Newspaper Archive of
Cheney Free Press
Cheney , Washington
Lyft
June 19, 2014     Cheney Free Press
PAGE 4     (4 of 22 available)        PREVIOUS     NEXT      Full Size Image
 
PAGE 4     (4 of 22 available)        PREVIOUS     NEXT      Full Size Image
June 19, 2014
 

Newspaper Archive of Cheney Free Press produced by SmallTownPapers, Inc.
Website © 2019. All content copyrighted. Copyright Information.     Terms Of Use.     Request Content Removal.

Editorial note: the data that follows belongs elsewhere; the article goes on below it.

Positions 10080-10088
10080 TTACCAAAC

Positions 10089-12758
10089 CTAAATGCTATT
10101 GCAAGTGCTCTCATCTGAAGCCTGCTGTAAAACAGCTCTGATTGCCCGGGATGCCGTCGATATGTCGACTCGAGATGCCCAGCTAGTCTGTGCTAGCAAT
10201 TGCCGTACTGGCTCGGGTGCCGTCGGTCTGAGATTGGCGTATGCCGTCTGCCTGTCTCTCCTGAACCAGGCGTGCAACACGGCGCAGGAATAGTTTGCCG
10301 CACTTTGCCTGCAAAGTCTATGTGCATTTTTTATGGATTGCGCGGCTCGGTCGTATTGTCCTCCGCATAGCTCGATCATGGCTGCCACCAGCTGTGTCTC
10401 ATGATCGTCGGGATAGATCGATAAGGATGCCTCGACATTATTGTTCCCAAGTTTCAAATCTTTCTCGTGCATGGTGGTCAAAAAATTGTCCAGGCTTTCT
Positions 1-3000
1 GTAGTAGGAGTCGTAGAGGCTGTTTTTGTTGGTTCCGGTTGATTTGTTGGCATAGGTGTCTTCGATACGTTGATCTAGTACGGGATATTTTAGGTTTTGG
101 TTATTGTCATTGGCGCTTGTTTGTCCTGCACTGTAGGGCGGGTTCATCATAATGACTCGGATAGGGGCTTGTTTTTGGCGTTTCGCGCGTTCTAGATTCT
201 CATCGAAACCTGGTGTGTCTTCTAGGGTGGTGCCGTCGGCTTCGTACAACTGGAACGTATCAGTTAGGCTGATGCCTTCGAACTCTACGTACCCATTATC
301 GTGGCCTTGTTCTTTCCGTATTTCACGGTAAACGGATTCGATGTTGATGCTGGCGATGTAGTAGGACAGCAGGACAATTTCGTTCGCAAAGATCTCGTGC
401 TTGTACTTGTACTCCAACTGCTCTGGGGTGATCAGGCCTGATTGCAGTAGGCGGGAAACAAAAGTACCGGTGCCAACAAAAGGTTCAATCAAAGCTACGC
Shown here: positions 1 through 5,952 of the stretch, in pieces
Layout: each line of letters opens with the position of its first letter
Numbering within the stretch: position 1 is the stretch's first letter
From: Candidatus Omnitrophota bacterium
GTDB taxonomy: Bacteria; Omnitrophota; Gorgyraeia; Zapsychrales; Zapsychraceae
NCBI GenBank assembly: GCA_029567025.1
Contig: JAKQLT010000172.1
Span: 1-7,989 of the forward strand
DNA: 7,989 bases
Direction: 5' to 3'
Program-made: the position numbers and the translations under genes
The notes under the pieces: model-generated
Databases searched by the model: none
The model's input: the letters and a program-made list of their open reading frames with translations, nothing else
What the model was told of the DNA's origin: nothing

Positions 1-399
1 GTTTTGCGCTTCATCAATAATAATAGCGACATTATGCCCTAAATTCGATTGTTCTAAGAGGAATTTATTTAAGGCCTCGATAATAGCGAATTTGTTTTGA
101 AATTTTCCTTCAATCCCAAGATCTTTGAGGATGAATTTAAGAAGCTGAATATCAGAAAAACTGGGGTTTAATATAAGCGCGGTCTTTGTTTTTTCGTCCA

Page 4 Free Press O]00INION Thursda June 19,2014 Generation shift in conflict resolution leads to vio00en00 reacti()n The 1996, Moses Lake, Wash. school shooting started a time- line of unfortunate, similar events. In the case of the Moses Lake shooting, 14-year-old Barry Loukaitis shot his teach- er, wounded two students and held his classmates hostage for 10 minutes before he was restrained by a teacher. The next major shooting was Columbine High School in 1999 where two teenagers shot and killed 12 students, one teacher and wounded more than 20 students. Since Columbine, there have been roughly 19 deadly school shootings, according to an in- teractive graphic attached to Jolie Lee's USA Today article "Despite beefed-up security, school shootings continue." Fifteen tragic shooting events have occurred between the San- dy Hook shooting in December 2012 and the most recent shoot- ing in Oregon, according to Ashley Fantz, Lindsey Knight and Kevin Wang's CNN article "A closer look: How many Newtown-like school shootings since Sandy Hook?" In light of these recent vio- lent events around the nation, it's time to take a step back and look at our society from the outside. We need to look at the message we are sending to today's youth. Maybe we need to look less at the prevalence of guns, and more about what we're exposing children to. Debates about guns have become black or white. The gray area has almost complete- ly disappeared. Some might even say it's a matter of rural vs. urban. States with a lot of rural area have plenty of guns with- in their borders, but have none or hardly any instances of violent incidents involv- ing guns. Could it be from the large number of shooting ranges available to residents? Or could it be their mentality that guns are a tool used for hunting or sport shooting, or to protect themselves when they live far out from the near- est city, according to Chuck Raasch's USA Today article "In gun debate, it's urban vs. rural." A lot of societal influences such as the family unit, Hol- lywood and video games have made an impact on how chil- dren are behaving today. More and more children are becoming raised in a non- tradition, disrupted family unit. It's starting to make a difference in how children are being raised and guided into adulthood. Then you have Hollywood, who glamorizes a lot of the bad behaviors we are seeing in today's youth - such as violence, use of assault rifles, drug use and disrespecting authority. Not only is there the influ- ence of the big screen, but also at home with video games. When "Pacman" and "Or- egon Trail" were the most popular video games, there was no doubt it was just a game being played. Now, video games have become so realistic, the line can become blurred between knowing it's just a game and being able to reenact these events in real life. Then, there are first-person shooting games like "Call of Duty" and "Halo" which put people behind many types of fully automatic weapons. Other first-person mature- rated games like "Grand Theft Auto" are exposing children to dozens of bad behaviors like drug use, theft and other reckless behaviors. Society seems to have devel- oped this disruptive mentality that guns are a solution to con- flict. They have become people's first reaction when someone has a conflict with another person. For example, just this month there was a neighborhood dis- pute in Spokane Valley that had escalated to one man drawing his gun toward an- other during an argument, according to a release by Spo- kane County Sheriff Deputy Craig Chamberlin. The way we solve conflict today needs to be chariged for the better. Let's set a good ex- ample for the children we are raising that will one day take our places in society. Write to the Point S600J00fiever knew dogs could tell time, among otner things By PAUL DELANEY Staff Reporter I'm not sure if my beagle, Ringo's muffled woof last Sunday was the kind he uses to re- mind me it's time for him to be fed. Or be- cause it was Paul Delaney 5:45 a.m. and not the usual 5:15 and that he was letting me sleep in a little on Father's Day? Ringo seems to be able to tell time twice daily - around 6 a.m. and 5 p.m. when he gets his rations of Iams - fearful I'm sure that if not fed on time his 32-pound frame might in- stantly waste away. Ever since the kids slow- ly migrated away over the last 10 years, the dog has taken their place as the one who lounges around on the sofa, the chair, the bed, or during the summer morn- ings, sunning himself on the deck. We have a funny door- mat that says it all. "Our dog is dyslexic. He thinks he's God." And if that isn't true in the broader sense, it cer- tainly seems to be at our house at least. In 36 years of marriage, dogs - and for FREE PRESS Vol. I18-No. 9 Press Production Manager Randy Warwick Pressman Mark Cordes Sales Steve Barge Carol Campbell DeeAnn Gibb Front Office Venus Bratsveen Jenny Wolfe Editor John McCallum Reporters Paul Delaney AI Stover Graphics Brittani Montecucco John Myers Karen Robinette Bookkeeper/Office Managei Debi Labish Publisher Harlan Shellabarger The Editorial Board is composed of Paul Delaney, AI Stover, Brittani Montecucco, Bill lift, John McCallum and Harlan Shellabarger The Cheney Free Press is published every Thursday by the Free Press Publish- ing Company, William Ifft, president. Periodical post- age paid at Cheney, Wash. 99004. Published at 1616 W. First Street, Cheney, Wash. 99004. POSTMASTER: Send address changes to: Cheney Free Press, P.O. Box 218, Cheney, Wash. 99004-0218. ID PUBLICATION # 102240 Rates: Addresses in Spokane County, $24 per year; $36 per year outside Spokane County; senior citizens in Spokane County, $22 per year. For other rates, call 235- 6184. Subscription cancellations are non-refundable! HOW TO CONTACT US Phone: 235-6184 Fax: 235-2887 email: fp @ cheneyfreepress.com www.cheneyfreepress.com The Free Press re- quests that contributors observe the following dead- lines, which will be strictly enforced: OBITUARIES, MEETINGS OF GOVERNMENT AGENCIES - Tuesday, 10 a.m. CHURCH, CLUB MEETINGS, ALL SOCIAL NEWS -- Monday, noon DISPLAY ADVERTISING -- Monday, 4 p.m. LEGAL NOTICES -- Monday, 5 p.m. CLASSIFIED ADVERTISING -- Tuesday, 11 a.rn. a while cats and their fur - have beeri pretty much constant companions. They've brought us im- mense joy in their prime and gigantic tears at the time of their various passings. It all began when my wife came home from her teaching job in 1978 with a little all black pug-nose pup that one of her co-workers said needed a new home. We obliged and made Otis part of our new family. For some odd reason we began the tradition of nam- ing out pets after a variety of celebrities. The first, a sinister black stray cat we named for some reason after former brutal Kenyan dicta- tor, Idi Amin. Perhaps naming that lit- tle Schipperke after singer Otis Redding of "Sitting on the dock at the bay" fame was pena,nce? Otis and an:a:li-blaek long haired mixed breed, also a stray, wandered to school and also found our home to be hers and as Mother Nature would have it Otis and Tina Turner decided to have a family. Mork and Mindy were born in the dusty cellar of our first home. While Mork went to live with friends, Mindy never left home and in fact lived in all three homes on which we've paid mortgages. Otis lived with us the longest, nearly 14 years. He camped, he traveled and was a great dog. Except, perhaps, in the eyes of one family at the Chewelah City Park. While panicking over a bee that ended up in the cab of our tiny Datsun, we stopped to get rid of it. Otis suddenly leapt out the open window and took a curious stroll amongst the many picnickers, promptly lifting his leg on a big brown bag lunch sack at an unattended site. We gathered him up and hit the road again in record time. Next came the first of what is now a long run of beagles with Elvis. He came home from the puppy fac- tory in some remote part of land east of Colville and made himself welcome with a "deposit" on the rug in front of the kitchen sink. Among the better mem- ories from Elvis was his See Write to the Point page 5 Letters Could Cantor's defeat also be McMorris Rodgers'? I would like to comment on Rep. Eric Cantor's defeat in Virginia last week. Fi- nally the American people are waking up and real- izing that their do-nothing elected official's time has come to go! Here is a no- name candidate who only spent $100,000 vs. Cantor's $5 million. That shows me that "We The People" do have a chance and can beat the big spenders and lobbyist. Our very own Rep. Cathy See Letters page 5 John McCallum Editor Main contact for editorial coverage. Cov- ers all Cheney government, communi, school district news and events, as well as Cheney High School sports, Eastern Washington University news. jmac@cbeeyfreepress.com AI Stover Staff Reporter Covers all Medical Lake government, community and school district news, as well as Airway Heights news and some sporis. al @ chenevfreepress, com Paul Delaney Staff Reporter Covers all Medical Lake High School and Eastern Washington University spo/ts. Contact for misc sports. pcle/anev@cheneyfrp, ress.com ,I I i l!t IJll I it , II II t , ..... ......